How the liberal city’s uprising turned back Trump’s authoritarian revival of ‘law and order’ politics
ummer morning light, the federal courthouse is eerily calm. The perimeter of the Mark O. Hatfield building, a 16-story high-rise occupying a block of downtown Portland, Oregon, emerged in July as the front line for nightly assaults by federal agents against Black Lives Matter protesters, whom President Trump labeled “sick and deranged Anarchists & Agitators.”
The pretext for the incursion of federal forces into Portland — where unidentified armed agents in fatigues snatched protesters and shoved them into unmarked vans — was defacement of this courthouse. But the criminal mischief against the building was modest, according to the government’s own reckoning: “in excess of $50,000” — or roughly the cost of a used Winnebago.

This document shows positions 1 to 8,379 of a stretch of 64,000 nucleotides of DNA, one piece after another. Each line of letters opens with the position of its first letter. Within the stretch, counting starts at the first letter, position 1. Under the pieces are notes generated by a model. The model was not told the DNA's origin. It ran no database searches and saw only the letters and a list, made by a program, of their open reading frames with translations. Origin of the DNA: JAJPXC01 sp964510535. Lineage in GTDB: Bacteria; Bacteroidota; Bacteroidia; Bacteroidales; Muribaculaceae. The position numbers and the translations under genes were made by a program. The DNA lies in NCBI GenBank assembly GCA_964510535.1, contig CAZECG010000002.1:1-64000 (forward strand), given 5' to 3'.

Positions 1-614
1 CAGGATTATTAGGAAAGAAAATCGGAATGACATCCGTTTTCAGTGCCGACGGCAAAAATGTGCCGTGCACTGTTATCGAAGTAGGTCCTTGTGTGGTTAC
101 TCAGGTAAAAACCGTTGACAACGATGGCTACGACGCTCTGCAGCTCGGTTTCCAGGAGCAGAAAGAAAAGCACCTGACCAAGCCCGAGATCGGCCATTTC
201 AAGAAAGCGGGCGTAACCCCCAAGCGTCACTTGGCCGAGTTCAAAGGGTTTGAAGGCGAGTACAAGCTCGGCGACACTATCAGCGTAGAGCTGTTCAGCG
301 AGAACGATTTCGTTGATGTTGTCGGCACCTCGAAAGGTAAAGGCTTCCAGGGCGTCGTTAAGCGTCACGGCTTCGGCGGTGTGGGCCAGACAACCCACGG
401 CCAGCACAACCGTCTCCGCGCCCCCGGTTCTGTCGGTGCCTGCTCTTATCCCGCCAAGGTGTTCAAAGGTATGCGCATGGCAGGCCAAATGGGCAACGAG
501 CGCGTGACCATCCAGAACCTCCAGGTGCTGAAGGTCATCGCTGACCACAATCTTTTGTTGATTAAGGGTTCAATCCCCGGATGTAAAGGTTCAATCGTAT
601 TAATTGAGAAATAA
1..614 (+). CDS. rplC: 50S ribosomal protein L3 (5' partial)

The courthouse only gathered more spray paint after the feds arrived. “Send home Trump’s piglets,” reads one graffito. “Fuck DHS,” reads another, targeting the Department of Homeland Security, which has resembled a tin-pot interior ministry while carrying out Trump’s “Operation Diligent Valor.”
The violent occupation of an American city — over the objection of state and local elected leaders — by irregular federal forces, in league with the city’s reactionary police, seemed for a vertiginous moment like it could mark America’s free fall into fascism. But everyday residents of Portland rose in resistance, including suburban moms who put their bodies between the feds and younger BLM protesters. The government response was extreme. Federal agents shot nonviolent protesters and reporters in their faces with riot munitions, fracturing the skull of one. Trump’s little green men unleashed cloud banks of tear gas — a munition banned by the Geneva Convention — at one point turning an exterminator’s fogger on Americans exercising their First Amendment rights.
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